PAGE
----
Lack of Melanin Pigment

Melanin is a pigment that gives hair, skin and eyes their color. It is also what protects the skin from the sun’s damaging ultraviolet (UV) rays that can cause premature aging, wrinkles and cancer. Almost everyone has melanin in their body. However, some people have problems with the way their body produces melanin. These problems can result in a lack of pigment in the hair, skin and eyes. There are also some illnesses that can cause the skin to produce less melanin, such as albinism and vitiligo.

Generally, melanin is produced by specialized cells called melanocytes in the skin and hair follicles of the scalp. The melanocytes produce two types of pigments: eumelanin and phaeomelanin. Eumelanin is responsible for black, brown and dark skin tones. People with a lot of eumelanin have a lot of dark skin, while those with very little eumelanin have light or white skin. Eumelanin is produced by the melanocytes in the outermost layer of the skin, while phaeomelanin is produced in the dermis.

Eumelanin is responsible for the pigmentation of hair, but a small amount of phaeomelanin can be found in the skin and eye as well. Melanin also protects the DNA inside cells by forming little caps or umbrellas of pigment right above the nucleus, the part of the cell that contains the genetic information. These caps can prevent UV rays from destroying the DNA, which would otherwise cause skin cancer.

There are some diseases that can prevent the melanocytes from producing eumelanin or phaeomelanin. These include albinism, vitiligo, leukemia and some cancers of the eye. Melanin production is also decreased in some people who have Parkinson’s disease. This is due to a loss of brain cells in the substantia nigra, which is where neuromelanin is made.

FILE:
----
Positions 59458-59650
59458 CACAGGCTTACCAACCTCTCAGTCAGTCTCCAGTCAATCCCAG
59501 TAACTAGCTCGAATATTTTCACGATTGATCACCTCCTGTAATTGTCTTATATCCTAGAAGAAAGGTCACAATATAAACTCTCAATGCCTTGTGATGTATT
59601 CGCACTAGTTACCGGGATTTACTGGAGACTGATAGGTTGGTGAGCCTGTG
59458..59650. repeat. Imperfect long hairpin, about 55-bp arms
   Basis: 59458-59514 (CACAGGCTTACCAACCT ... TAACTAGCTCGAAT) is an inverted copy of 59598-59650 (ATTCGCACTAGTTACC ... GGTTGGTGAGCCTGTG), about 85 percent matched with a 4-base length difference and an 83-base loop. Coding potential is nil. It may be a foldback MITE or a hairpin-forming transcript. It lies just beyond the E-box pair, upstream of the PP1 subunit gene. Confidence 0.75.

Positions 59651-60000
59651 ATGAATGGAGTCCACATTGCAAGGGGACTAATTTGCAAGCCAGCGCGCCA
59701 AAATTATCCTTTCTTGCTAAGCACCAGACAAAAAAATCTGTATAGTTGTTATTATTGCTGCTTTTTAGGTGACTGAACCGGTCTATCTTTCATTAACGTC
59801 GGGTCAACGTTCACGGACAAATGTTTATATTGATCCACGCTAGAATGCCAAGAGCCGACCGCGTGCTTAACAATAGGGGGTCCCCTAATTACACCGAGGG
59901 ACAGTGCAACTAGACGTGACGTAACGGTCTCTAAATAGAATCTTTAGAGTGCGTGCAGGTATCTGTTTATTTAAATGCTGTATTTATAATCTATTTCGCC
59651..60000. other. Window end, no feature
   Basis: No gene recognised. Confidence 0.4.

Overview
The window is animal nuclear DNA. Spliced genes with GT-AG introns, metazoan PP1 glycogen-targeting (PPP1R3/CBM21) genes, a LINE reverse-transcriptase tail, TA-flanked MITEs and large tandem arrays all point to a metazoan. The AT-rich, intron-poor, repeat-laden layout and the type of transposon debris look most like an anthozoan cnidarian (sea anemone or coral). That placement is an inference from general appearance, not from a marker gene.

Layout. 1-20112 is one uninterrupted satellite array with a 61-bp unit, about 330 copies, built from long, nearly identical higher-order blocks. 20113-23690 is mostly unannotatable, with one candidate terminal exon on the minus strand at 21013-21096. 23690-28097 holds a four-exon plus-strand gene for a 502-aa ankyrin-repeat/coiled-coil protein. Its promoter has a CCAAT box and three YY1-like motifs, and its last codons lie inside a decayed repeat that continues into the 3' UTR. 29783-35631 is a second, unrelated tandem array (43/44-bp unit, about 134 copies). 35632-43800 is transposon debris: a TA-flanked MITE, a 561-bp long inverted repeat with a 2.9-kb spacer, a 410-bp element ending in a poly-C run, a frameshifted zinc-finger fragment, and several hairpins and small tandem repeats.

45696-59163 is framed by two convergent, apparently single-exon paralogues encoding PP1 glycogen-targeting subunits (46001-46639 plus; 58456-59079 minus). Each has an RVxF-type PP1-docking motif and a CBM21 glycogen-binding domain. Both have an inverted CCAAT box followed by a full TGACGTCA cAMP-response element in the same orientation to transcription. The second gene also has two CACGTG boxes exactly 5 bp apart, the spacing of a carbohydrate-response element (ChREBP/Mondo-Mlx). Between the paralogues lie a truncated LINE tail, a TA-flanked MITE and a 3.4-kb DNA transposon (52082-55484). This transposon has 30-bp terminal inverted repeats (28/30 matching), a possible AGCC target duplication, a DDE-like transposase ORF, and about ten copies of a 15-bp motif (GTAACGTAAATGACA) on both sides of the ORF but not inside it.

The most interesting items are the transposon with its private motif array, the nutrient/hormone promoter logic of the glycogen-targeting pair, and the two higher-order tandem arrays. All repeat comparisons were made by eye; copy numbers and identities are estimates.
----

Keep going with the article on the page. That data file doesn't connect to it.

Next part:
A diet rich in vitamin C can help increase melanin production. Foods that are high in vitamin C include citrus fruits, berries, bananas and leafy green vegetables. Folate, or folic acid, is another nutrient that can aid in melanin production. It is available from foods such as liver, leafy green vegetables, garbanzo beans and foods fortified with folic acid.

Many products claim to increase melanin production in the skin. However, there is no scientific evidence that they actually work. Some products may cause temporary changes in the color of the skin, but they won’t prevent UV damage or reduce the risk of skin cancer. In fact, overexposure to the sun can actually decrease melanin in the skin, which is why it’s important to use sunscreen when you go outside.